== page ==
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How many yeses does it take take to move on to the next round? :stuck_out_tongue_closed_eyes:
Adding a big fat yes!!

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Go for it Shane. You will get plenty of support both technical and moral.
Hopefully many WP-plugins will be able to be ported/used as inspiration as well.

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If, finally, you decide to start this App, which would be wonderful for this project, exist any possibility of using Webassembly?
I know that it is possibly asking too much and that it would mean entering unknown territory but if I have seen someone with enough talent to do it, is you.

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Shane, I forgot to mention that I also made a (very simple) dWeb blog using ReactStatic, the main feature of which is the ability to deploy to either or both of the web and SAFE dWeb simultaneously.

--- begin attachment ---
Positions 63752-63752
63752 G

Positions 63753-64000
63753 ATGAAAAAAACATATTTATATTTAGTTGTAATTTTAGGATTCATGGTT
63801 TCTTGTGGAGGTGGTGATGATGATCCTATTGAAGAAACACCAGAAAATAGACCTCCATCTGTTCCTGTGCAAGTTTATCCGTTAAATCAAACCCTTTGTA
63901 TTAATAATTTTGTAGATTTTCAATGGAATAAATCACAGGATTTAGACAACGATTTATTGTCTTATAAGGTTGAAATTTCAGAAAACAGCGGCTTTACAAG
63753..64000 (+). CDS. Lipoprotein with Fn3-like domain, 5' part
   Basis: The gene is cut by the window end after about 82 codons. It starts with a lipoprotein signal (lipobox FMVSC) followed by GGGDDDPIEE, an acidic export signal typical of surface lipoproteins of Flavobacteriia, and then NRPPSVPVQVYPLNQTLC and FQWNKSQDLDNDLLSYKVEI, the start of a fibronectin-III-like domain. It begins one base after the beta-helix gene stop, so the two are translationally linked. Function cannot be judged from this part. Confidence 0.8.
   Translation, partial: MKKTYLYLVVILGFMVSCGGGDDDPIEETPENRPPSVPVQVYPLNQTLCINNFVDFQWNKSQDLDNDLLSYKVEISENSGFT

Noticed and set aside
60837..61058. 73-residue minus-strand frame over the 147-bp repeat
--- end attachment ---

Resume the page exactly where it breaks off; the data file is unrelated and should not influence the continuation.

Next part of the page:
I think that would be a valuable feature for adoption, so worth considering if you want to support that.

BTW ReactStatic is very good, but if I was doing this now if probably use Svelte which I’ve been very impressed with.

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@Shane it’s worth looking at just modifying Wordpress via a plugin. That is THE most popular cms atm. And with some hooks / a plugin , with safe cli, it should be very possible to use that to generate a safe site.

There already exists plenty of static site generators eg. And this could let anyone using WP on clear net bridge to safe easily.

Just my €0.02c

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Aw naw - do I have to go and study PHP again…?
this could be one area where I’m just not going to try to follow along.